I was down on Duress originally, but Zach and Siggy convinced me it was good and it overperformed. The main issue I had was that the key cards in the matchup were not creatures — Skyclave Apparition; Yorion, Sky Nomad; Dream Trawler — which meant they dodged Duress, but Duress isn’t here as a way to answer these specific cards; it’s here as a way to trade one-for-one for one mana.

You’re a Kroxa deck and your goal is to get them empty-handed, so trading one-for-one and putting a card in both players graveyards’ is just good for you. You don’t need to Duress their Yorion, because if you Duress their Elspeth Conquers Death, then they will have to discard the Yorion to Kroxa, Liliana, or Rankle anyway. Sometimes you do snipe a key card (for example a Shatter the Sky they were counting on) and obviously it’s very good when this happens, but honestly just being a one-mana-discard-one-card spell is already good in this matchup.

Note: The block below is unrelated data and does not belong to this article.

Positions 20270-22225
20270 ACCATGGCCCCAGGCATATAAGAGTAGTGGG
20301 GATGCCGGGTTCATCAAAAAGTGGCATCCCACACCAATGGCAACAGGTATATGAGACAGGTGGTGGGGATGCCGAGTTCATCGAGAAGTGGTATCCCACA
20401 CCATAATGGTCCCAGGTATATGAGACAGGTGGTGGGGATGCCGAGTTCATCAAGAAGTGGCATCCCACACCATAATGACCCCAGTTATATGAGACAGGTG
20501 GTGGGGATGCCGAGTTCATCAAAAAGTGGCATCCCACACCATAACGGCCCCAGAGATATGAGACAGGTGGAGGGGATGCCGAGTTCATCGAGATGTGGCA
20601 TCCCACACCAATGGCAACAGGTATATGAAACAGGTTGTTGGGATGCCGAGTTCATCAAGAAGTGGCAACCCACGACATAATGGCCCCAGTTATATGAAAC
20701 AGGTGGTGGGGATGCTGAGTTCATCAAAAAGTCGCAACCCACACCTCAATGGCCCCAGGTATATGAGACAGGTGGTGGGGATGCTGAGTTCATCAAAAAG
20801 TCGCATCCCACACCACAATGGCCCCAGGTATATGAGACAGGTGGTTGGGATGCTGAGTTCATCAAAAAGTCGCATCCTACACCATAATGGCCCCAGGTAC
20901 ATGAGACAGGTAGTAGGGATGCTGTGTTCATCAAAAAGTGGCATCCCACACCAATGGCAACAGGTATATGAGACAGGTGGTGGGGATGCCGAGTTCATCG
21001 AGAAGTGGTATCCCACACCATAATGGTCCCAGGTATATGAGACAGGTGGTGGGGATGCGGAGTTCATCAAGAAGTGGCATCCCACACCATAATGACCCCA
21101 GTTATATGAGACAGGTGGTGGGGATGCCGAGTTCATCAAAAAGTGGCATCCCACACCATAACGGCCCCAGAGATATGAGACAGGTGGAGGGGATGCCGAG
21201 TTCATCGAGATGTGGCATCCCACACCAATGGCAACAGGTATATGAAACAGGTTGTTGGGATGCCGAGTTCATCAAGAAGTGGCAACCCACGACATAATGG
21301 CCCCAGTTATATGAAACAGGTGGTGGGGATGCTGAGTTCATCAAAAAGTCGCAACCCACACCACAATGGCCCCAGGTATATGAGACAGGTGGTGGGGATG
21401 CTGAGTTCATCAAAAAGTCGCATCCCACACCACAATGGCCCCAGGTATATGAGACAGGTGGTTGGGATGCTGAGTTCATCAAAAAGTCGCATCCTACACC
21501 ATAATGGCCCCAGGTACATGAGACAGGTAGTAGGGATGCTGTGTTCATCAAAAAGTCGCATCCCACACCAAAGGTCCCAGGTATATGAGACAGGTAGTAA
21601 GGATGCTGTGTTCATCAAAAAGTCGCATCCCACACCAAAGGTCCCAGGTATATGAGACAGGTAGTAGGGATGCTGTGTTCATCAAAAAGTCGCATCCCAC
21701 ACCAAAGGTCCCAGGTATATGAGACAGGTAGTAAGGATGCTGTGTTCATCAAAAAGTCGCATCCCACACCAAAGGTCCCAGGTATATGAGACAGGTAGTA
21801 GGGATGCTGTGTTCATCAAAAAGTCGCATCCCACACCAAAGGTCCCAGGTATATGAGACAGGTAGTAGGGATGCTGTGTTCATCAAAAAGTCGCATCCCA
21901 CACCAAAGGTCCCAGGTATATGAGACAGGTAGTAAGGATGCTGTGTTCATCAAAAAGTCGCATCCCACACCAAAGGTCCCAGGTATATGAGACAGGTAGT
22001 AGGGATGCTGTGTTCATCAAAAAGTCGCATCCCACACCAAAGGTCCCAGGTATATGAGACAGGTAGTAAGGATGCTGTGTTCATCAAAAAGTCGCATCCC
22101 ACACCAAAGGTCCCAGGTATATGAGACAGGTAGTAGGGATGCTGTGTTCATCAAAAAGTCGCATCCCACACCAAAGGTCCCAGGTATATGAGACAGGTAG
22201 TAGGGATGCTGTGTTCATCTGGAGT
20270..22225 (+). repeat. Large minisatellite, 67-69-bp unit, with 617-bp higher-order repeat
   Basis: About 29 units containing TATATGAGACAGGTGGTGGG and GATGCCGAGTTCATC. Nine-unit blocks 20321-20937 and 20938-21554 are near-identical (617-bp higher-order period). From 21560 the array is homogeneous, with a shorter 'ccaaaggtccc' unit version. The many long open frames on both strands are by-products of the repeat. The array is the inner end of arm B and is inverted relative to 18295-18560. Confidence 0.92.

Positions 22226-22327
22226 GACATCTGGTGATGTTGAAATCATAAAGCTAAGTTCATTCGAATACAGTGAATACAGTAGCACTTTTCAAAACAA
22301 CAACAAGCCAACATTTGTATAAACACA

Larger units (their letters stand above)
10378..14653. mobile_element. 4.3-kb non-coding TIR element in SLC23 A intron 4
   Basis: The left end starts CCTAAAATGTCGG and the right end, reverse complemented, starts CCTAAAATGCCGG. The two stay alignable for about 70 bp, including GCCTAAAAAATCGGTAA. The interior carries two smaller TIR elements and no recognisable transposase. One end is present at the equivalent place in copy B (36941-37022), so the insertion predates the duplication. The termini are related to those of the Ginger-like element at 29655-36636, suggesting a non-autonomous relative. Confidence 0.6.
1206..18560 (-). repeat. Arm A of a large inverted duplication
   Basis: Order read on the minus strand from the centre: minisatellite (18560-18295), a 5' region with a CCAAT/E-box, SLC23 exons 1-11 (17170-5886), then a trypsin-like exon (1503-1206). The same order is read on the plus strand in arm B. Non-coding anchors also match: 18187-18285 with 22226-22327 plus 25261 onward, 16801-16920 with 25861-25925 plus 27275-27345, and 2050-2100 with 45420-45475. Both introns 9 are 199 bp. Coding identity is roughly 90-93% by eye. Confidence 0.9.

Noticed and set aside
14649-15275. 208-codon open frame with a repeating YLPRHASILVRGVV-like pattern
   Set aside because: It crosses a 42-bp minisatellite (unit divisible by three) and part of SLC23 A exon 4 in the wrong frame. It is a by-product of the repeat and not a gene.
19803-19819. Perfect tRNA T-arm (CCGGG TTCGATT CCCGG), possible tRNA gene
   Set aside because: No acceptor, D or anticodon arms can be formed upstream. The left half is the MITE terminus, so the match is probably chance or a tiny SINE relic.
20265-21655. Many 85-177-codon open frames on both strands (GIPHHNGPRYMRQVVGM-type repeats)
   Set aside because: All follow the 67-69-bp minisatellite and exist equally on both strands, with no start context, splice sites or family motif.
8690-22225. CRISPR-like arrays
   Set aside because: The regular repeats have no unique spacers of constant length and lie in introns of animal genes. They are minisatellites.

VS Gruul Adventures

I think Gruul Adventures is a somewhat even matchup. Your deck is very well-equipped to deal with most of their deck, and Kroxa is a nightmare for them as it’s bigger than all their creatures, but their best cards — Embercleave and The Great Henge — are really good versus you. If they have a super-strong draw with Embercleave or The Great Henge you’re probably going to lose, as you cannot kill every single creature. If they don’t draw these cards, or if they have a weak draw with them, then I think you can win. 


Skyclave Shade Skyclave Shade Rankle, Master of Pranks Rankle, Master of Pranks Agonizing Remorse


Ox of Agonas Eliminate Eliminate Shredded Sails Shredded Sails

The two artifacts are the main way you lose the game, so I think Shredded Sails is pretty key here. I think adopting a control posture is the best versus them, so I like bringing in the removal and a third Ox. If they have a ton of Vivien, Monsters’ Advocate, then you can bring in Soul Shatter